The earliest batch of COVID-19 tests distributed by the U.S. Centers for Disease Control and Prevention (CDC) showed a false positive reactivity of negative controls due to errors in assay design and contamination in one of the assays Components, according to a CDC internal research published this week in the open access journal PLOS ONE.
The full SARS-CoV-2 genome sequence of a patient in Wuhan, China was released on January 12, 2020 and CDC scientists began rapidly developing a real-time RT-PCR diagnostic panel to detect the novel coronavirus. The first RT-PCR panel, distributed to US state health laboratories starting February 5, 2020, was designed to identify three unique spots, or “loci”, on the SARS-CoV-2 genome. Within a few days of the distribution, CDC received reports from several laboratories of false positive reactivity in the negative controls generated by two of the three probes known as N1 and N3. This resulted in changes to the panel, including the removal of the N3 probes.
In the new study, CDC researchers reviewed the design, validation, manufacture and distribution of the diagnostic panel. The team concluded that one source of the negative control’s false positive reactivity was contamination of the N1 component of the RT-PCR kits by a synthetic piece of genetic material. N1 contamination was detected in the initial production batch of kits distributed, resulting in approximately 2% false positive results, but the pre-validation material was not contaminated (0% false positive results). The researchers therefore found that the N1 contamination, which has now been resolved, occurred during quality control after production or while the kits were being packaged.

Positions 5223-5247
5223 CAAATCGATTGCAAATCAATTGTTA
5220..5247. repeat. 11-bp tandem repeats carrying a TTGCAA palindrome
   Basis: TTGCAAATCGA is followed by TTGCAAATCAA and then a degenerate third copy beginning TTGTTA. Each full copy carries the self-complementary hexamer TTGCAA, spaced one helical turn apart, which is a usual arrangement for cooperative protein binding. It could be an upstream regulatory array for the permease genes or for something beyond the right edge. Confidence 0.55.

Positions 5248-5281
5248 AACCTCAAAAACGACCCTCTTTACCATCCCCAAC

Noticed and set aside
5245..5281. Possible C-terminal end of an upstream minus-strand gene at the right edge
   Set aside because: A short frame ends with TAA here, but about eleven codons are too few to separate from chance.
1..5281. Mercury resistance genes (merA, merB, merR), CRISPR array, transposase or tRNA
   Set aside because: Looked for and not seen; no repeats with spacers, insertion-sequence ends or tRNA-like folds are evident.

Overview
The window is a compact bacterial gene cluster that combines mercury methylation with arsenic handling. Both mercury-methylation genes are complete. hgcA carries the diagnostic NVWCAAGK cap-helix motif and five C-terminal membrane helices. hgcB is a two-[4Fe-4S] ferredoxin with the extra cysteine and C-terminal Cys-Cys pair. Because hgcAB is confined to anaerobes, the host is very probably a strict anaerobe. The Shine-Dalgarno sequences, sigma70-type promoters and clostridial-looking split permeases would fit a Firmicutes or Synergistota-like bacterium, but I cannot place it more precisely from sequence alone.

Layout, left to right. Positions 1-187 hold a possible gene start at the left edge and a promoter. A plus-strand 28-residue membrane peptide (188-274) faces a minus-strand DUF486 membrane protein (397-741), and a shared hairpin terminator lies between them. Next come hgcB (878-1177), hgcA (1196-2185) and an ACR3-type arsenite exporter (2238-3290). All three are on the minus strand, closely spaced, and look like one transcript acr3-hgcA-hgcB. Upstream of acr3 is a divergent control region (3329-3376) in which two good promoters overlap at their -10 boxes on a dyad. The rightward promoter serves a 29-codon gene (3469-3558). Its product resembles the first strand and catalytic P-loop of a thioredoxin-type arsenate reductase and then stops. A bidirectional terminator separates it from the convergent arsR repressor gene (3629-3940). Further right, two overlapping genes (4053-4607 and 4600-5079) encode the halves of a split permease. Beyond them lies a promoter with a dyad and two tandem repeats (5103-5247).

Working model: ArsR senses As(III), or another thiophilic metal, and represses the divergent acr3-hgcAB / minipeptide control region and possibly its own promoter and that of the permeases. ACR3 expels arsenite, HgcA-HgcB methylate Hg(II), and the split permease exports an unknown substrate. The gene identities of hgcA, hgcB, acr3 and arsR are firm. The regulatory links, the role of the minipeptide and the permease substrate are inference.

Meanwhile, the false positive reactivity of the negative control of the N3 probe was due to a design flaw, the scientists report. Two molecules in the N3 probe often bind to each other in the absence of a virus and trigger the fluorescence that signals a positive reaction. This false-positive reactivity of the negative control increased with the age of the RT-PCR test kits, which could explain why early evaluation runs with newly prepared materials did not show high false-positive values.
The team says that this problem with the false positive reactivity of the negative control has since led to improvements in quality control, quality assurance, and assay validation for RT-PCR and other diagnostic tests at the CDC. These changes include additional steps of review and approval by experts independent of the diagnostic panel design team, as well as piloting the diagnostic panels with public health labs to confirm functionality and usability.
For more information, see the CDC website on Laboratory Quality Improvement Activities (https://www.cdc.gov/labs/quality-activities.html).
Lee, JS, et al. (2021) Analysis of the first batch of CDC 2019-Novel Coronavirus (2019-nCoV) Real-time RT-PCR diagnostic panel. Plus one. doi.org/10.1371/journal.pone.0260487.